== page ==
Well, different things influenced it. For example, bullying. And that happened at both schools. I didn't realize that if you stand out, if you have more talents or you work harder on them, then of course someone who isn't as talented, but who wants to be, will take issue with you. Because you're always better at something. When I started teaching, I thought about how bullying occurs in almost every (if not in every) class; it sucks, but at least it's just a teenage phase. They're still immature, and we know why they act like that. But what's worse is that it's the exact same thing with teachers (so-called adults): teachers bully each other, new teachers, young people who just started work after college, and more successful teachers whose students participate in Olympiads. Of course, they're focusing on their own problems, and not very many of them—teachers or school psychologists—are interested in stopping bullying between teenagers.
Were you bullied for getting A's?
Well, it was like this: teachers constantly praise you and use you as an example, which infuriates certain other students. Like, you come in, new to class, and begin completing your work more quickly than everyone else. You have straight A's in all subjects, even gym, where it has nothing to do with intelligence, but your body. You can make the high jump as well as the boys because you have long legs. You are too much and you are everywhere; it can't help but piss people off.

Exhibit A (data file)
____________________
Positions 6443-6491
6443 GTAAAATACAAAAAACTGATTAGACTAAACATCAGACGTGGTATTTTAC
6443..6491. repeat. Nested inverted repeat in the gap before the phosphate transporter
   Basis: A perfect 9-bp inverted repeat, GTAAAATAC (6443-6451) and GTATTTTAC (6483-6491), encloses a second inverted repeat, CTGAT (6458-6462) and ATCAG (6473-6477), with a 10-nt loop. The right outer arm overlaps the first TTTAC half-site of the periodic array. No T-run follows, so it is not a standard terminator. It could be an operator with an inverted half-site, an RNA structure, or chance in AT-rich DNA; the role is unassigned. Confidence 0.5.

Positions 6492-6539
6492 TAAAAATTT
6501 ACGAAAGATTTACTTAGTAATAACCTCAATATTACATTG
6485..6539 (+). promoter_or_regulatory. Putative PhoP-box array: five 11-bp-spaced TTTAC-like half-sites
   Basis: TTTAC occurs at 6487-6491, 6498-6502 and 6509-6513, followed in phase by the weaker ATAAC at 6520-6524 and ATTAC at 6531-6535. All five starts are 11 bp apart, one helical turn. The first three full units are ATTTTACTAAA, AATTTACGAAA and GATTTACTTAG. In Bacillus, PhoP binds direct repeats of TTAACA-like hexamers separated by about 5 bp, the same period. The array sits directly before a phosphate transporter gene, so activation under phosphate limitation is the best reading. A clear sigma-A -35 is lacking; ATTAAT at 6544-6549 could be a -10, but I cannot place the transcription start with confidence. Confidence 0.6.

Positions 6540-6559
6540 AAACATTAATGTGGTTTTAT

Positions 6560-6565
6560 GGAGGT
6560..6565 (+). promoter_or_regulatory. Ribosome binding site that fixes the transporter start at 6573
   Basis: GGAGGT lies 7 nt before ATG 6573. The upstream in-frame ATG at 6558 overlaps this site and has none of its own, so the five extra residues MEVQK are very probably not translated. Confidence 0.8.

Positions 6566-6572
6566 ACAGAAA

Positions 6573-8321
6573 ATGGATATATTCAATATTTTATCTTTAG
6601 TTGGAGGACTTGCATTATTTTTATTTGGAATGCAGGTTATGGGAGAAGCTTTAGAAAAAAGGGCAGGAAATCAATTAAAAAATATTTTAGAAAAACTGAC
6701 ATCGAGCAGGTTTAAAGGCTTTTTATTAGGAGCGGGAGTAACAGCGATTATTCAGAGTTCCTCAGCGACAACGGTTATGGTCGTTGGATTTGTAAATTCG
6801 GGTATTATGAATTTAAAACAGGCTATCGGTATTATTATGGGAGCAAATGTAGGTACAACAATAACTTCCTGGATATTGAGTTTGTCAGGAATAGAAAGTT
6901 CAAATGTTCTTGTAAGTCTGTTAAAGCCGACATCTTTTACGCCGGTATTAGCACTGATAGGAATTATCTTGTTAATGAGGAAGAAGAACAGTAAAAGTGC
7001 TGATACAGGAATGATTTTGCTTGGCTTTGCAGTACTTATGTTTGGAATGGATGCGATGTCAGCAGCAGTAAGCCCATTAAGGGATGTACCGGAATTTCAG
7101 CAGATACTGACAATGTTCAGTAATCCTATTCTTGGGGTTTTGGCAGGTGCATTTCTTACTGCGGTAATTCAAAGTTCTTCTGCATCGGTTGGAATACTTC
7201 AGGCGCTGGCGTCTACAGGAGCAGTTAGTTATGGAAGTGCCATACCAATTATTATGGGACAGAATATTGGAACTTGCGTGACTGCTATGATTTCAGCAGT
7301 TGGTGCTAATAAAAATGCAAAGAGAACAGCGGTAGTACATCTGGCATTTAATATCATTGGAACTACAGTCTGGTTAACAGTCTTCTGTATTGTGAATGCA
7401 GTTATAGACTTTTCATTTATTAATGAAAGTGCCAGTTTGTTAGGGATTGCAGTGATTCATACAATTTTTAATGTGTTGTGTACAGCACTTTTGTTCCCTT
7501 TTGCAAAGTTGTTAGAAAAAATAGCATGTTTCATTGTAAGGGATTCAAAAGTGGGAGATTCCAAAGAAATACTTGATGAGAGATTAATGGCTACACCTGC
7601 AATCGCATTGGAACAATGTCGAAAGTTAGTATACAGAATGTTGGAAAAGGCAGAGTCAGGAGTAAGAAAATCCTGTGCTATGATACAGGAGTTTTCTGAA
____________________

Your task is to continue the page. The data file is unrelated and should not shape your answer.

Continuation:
Or, more accurately, if you're another eighth-grader in Abdulino, you can't help but be pissed off about it.
So, some girls in class found a "weak" point and focused on that, without coming up with anything too creative: the girls that have boobs make up names for those haven't gotten them yet, those kinds of things.
The easiest thing to do would be to just work less and not attract too much attention, but the opposite happened with me. Apparently, my communication skills left much to be desired, or I wouldn't have wasted my nerves or anyone else's. I would have come up with a way to resolve everything. I thought everyone had to accept me as I was, and with my intellect—including my emotional intellect—all I could do was fight.
I went to all the educational Olympiads that took place in School no. 5, as well as to many citywide ones. There were only a few straight-A students at school, and the schools compete for students who can place first, second, or third, so they just send you everywhere, trying to win everything you can without paying attention to your individual interests.